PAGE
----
1. Home
  2. Agriculture World

Iraq Launches Mangrove Forest Plantation Project to Fight Climate Disaster

Over the past decade, Iraq's carbon emissions have more than doubled, ranking the country among the worst polluters in the region relative to its economy, according to the World Bank.

Shivam Dwivedi
Iraq Launches Mangrove Forest Plantation Project to Fight Climate Disaster (Photo Source: Pixabay)
Iraq Launches Mangrove Forest Plantation Project to Fight Climate Disaster (Photo Source: Pixabay)

Aymen al-Rubaye, an agricultural engineer, is spearheading a project in southern Iraq aimed at restoring mangrove forests in the region. Working alongside Iraqi government bodies and a United Nations agency, Rubaye's team is determined to plant up to 4 million mangrove trees in the Khor al-Zubair mudflats area, situated near major oil fields.

As Rubaye carefully plants mangrove seedlings in the sprawling tidal flats, a troubling sight looms on the horizon. Thick black smoke rises from the nearby petrochemical plant, serving as a stark reminder of the ecological damage that he and his team are striving to reverse.

Rubaye understands the urgency of his mission. The mangrove forest they aim to create will not only protect the coastline but also provide shelter to vulnerable species while combating climate change. He emphasizes the plant's remarkable capacity to capture and store carbon dioxide, offering a valuable weapon in the battle against global warming.

The Khor al-Zubair mudflats, located south of Basra, present a challenging landscape of water, salt, mud, and a hazy sky. Rubaye and his team maneuver through the intricate network of channels by boat, determined to restore the natural balance of this fragile ecosystem.

The smoke billowing in the distance originates from the petrochemical plant near the Zubair oil field, located approximately 20 kilometers (13 miles) away. The energy sector, which serves as Iraq's primary industry and source of income, is also the major contributor to pollution in the Basra area.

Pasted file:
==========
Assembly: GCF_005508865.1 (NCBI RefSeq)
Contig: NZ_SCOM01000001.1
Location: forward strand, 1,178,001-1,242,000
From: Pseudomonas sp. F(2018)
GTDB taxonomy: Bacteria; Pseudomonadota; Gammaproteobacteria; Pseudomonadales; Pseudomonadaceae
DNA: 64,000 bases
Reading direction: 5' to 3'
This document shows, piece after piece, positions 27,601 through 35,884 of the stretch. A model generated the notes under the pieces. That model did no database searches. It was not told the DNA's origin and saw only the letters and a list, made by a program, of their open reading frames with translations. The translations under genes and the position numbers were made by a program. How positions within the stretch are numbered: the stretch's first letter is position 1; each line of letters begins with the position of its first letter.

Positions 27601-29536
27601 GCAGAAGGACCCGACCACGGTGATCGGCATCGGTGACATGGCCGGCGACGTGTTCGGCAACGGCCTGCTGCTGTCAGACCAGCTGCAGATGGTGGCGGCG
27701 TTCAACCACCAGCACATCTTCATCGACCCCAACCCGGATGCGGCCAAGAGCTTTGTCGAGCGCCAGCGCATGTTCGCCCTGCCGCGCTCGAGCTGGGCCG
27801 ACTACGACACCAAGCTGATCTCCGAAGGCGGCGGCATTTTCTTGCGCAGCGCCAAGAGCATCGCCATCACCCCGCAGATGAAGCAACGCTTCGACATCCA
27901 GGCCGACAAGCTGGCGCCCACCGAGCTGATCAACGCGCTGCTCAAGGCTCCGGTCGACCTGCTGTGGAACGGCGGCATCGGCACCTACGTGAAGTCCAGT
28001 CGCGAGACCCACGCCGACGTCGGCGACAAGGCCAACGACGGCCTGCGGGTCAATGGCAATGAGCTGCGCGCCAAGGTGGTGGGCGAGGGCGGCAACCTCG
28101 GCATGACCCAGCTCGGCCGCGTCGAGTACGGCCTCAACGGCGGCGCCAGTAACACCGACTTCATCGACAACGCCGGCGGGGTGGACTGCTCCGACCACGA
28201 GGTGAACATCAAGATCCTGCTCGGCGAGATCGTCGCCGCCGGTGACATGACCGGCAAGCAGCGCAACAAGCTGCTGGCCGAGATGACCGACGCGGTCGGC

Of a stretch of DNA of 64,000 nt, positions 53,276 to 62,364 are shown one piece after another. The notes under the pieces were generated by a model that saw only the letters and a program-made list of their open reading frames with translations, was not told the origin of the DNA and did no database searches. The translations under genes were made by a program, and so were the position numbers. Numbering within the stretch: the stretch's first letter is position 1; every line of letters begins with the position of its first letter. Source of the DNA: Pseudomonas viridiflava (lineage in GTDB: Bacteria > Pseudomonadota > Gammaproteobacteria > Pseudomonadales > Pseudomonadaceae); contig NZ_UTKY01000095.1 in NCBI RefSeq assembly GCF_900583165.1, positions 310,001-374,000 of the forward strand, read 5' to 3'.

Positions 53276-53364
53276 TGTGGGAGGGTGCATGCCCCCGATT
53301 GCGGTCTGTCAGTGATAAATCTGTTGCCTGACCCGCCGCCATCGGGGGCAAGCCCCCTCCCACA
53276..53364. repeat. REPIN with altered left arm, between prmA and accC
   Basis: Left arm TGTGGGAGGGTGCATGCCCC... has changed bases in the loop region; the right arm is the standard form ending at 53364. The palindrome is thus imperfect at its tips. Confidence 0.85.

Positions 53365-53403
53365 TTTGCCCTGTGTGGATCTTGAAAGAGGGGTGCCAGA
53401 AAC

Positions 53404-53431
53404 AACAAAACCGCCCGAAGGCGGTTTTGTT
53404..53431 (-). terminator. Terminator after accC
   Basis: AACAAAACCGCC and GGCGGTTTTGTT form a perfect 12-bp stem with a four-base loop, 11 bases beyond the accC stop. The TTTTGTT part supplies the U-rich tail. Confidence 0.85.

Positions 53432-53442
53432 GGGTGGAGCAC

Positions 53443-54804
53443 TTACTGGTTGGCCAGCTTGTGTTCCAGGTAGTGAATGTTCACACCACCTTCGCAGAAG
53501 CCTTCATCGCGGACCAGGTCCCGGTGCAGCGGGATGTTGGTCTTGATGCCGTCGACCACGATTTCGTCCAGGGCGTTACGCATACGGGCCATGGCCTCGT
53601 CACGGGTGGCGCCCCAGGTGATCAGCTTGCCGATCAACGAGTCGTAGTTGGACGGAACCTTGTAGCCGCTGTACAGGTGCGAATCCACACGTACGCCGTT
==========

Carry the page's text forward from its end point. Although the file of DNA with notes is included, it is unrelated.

Southern Iraq was once renowned for its abundant marshes, but they were drained decades ago in a devastating environmental catastrophe. This led to the destruction of a complex ecosystem and pushed many inhabitants to the brink of ruin. By planting mangroves in the tidal flats, south of where the marshes once thrived, Rubaye and his team can safeguard coastal communities from storms and floods, all while preserving Iraq's scarce freshwater resources.

Inspiration for this initiative came from successful mangrove forest rehabilitation projects in nearby Kuwait and the United Arab Emirates. Mangrove plants have proven their resilience in the face of harsh conditions, making them an ideal choice for this restoration effort. They thrive in hot, muddy, and salty environments that would be inhospitable to most other plant species.

Ahmed Albaaj, representing the U.N.'s World Food Programme, along with Basra's local government, university, and Iraq's environment ministry, stated that the newly planted trees originated from a nursery that nurtured 12,000 seedlings.

Take this quiz on World Meteorological Day to check your knowledge about meteorology! Take a quiz
Share your comments

Subscribe to our Newsletter. You choose the topics of your interest and we'll send you handpicked news and latest updates based on your choice.

Subscribe Newsletters